A more extreme wheelchair…that’s safer?

A nice post and a nice ending to the story, from JH, Intro GIS

Watch out able-bodied hikers, casual nature-walkers, and general outdoors enthusiasts, because that engine revving behind you may not belong to that dastardly logging company trying to spoil your leisure. What is it then? None other than those who are wheelchair-bound’s answer to the call of the wild. Fraunhofer, a German-based IT company, has joined with Otto Bock, another German company that specializes in advanced healthcare products, to create the “Superfourin”: a wheelchair with not only excellent off-road capabilities, but more pertinently, an onboard GPS unit that allows a predetermined control centre to both track the location of the patient or user, but also keep tabs on the user’s vitals such as their pulse. Although not a cheap replacement to the standard wheelchair, the two companies have brought with their innovation creation a host of opportunities as of yet untapped with respect to the healthcare industry and GPS technology.

An example of this comes fresh in my mind from something I witnessed about 4 years ago. I was working at a local hardware store and as usual I decided to make a quick run home for lunch. Crossing the same major intersection I would always have to cross (a case where a handheld GPS would have found no better route), I noticed a fairly feeble looking middle-aged man picking up a fair amount of speed as he crossed the intersection beside me on his motorized wheelchair. No sooner had I watched him whiz by when he suddenly hopped the oncoming curb, slammed his wheelchair into the base of the traffic lights and was consequently catapulted from his wheelchair onto the unforgiving pavement. Luckily for him, this was a busy intersection with many good Samaritans only too willing to help him out. However, it was when he started to have a seizure that everyone around the incident, including myself, had the sinking feeling that this had gone from bad to worse. Then, for but one reason, worse became dire: no one in the immediate area had a cell phone.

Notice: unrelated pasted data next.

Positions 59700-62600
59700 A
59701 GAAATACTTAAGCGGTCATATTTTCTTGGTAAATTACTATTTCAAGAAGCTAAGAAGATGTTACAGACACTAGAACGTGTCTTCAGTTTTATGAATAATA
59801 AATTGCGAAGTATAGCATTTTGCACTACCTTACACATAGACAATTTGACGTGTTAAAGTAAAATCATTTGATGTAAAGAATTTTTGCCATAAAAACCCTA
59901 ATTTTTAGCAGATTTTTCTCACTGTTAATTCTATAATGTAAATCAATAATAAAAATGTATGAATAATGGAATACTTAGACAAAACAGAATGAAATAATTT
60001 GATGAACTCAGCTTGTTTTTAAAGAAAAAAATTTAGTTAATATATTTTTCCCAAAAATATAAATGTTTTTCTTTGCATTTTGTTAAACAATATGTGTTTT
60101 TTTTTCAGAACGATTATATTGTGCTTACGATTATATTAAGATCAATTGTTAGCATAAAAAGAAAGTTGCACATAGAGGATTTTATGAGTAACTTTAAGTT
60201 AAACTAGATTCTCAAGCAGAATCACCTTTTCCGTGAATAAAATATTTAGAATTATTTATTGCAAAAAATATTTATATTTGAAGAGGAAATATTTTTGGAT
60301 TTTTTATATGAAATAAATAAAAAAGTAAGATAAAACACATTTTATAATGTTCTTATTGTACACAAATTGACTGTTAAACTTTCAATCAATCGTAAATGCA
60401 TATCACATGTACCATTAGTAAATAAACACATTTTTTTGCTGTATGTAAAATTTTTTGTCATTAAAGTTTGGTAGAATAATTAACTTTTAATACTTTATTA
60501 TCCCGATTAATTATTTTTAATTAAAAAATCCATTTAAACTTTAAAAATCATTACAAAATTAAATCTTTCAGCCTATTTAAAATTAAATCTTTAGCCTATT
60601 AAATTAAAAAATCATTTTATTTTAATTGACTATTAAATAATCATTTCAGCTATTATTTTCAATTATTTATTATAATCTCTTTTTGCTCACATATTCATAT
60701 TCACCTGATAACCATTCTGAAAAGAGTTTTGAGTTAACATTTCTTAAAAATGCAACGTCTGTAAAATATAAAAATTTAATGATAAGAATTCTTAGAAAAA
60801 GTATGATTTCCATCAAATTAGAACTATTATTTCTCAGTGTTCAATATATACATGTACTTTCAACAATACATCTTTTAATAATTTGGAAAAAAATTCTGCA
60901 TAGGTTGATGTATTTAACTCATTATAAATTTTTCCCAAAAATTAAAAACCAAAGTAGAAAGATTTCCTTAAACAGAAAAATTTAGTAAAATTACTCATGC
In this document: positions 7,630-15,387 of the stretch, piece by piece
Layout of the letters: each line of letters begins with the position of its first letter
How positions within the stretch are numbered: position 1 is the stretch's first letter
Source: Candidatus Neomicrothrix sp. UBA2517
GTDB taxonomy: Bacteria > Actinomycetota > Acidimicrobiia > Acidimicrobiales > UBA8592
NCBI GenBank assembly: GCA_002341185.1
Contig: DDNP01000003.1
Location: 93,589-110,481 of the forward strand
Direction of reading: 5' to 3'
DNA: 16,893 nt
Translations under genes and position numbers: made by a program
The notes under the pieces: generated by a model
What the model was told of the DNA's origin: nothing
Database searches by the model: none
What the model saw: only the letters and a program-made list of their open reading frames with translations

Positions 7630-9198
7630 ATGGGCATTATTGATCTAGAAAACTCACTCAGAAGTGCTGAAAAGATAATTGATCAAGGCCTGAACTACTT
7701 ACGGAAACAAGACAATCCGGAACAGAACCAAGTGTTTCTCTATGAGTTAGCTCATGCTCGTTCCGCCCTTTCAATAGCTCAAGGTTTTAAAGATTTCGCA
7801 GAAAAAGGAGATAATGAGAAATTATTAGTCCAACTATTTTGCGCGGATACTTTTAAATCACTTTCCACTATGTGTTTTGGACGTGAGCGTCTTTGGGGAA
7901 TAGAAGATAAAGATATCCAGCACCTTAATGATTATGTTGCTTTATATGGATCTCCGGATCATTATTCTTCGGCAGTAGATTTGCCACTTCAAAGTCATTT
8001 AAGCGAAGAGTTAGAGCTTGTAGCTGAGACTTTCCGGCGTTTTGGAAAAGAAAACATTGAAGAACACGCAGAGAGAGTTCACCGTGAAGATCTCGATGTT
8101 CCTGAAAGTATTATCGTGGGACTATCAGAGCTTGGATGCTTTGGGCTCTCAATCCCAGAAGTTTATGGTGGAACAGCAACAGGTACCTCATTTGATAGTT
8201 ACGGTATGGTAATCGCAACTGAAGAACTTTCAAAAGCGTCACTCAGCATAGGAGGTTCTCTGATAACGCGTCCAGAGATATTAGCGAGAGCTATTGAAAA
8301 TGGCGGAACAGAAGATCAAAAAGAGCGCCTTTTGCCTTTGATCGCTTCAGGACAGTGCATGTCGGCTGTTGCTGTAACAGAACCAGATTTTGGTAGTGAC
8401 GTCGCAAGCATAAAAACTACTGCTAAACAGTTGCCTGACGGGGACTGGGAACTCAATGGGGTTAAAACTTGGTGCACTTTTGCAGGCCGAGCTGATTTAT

The moral of my little anecdote is that even if all of those who carry out their daily routines cannot afford or practically use a Superfourin, the concept of a GPS unit in the wheelchair promoted by these companies is invaluable. This man clearly had some sort of ailment that kicked in while he was crossing the street, and subsequently saw him launched onto the pavement into a seizure. Worse still, those who wanted to help were (by today’s standards) under-equipped communicative devices. With a GPS unit in a wheelchair, the passerby is taken out of the equation as the response is triggered by the unfortunate events themselves. With GPS technology only getting cheaper as it is further mass-produced and affordable to most everyday consumers, it seems like a logical next step to begin to apply its use in all matters where both the safety and the health of the potential users are at stake. The man in my account could have been much better served had a GPS unit been installed in the same manner as the Superfourin’s. Fortunately, I saw him in the hardware store two weeks later and he had fully recovered from the accident.

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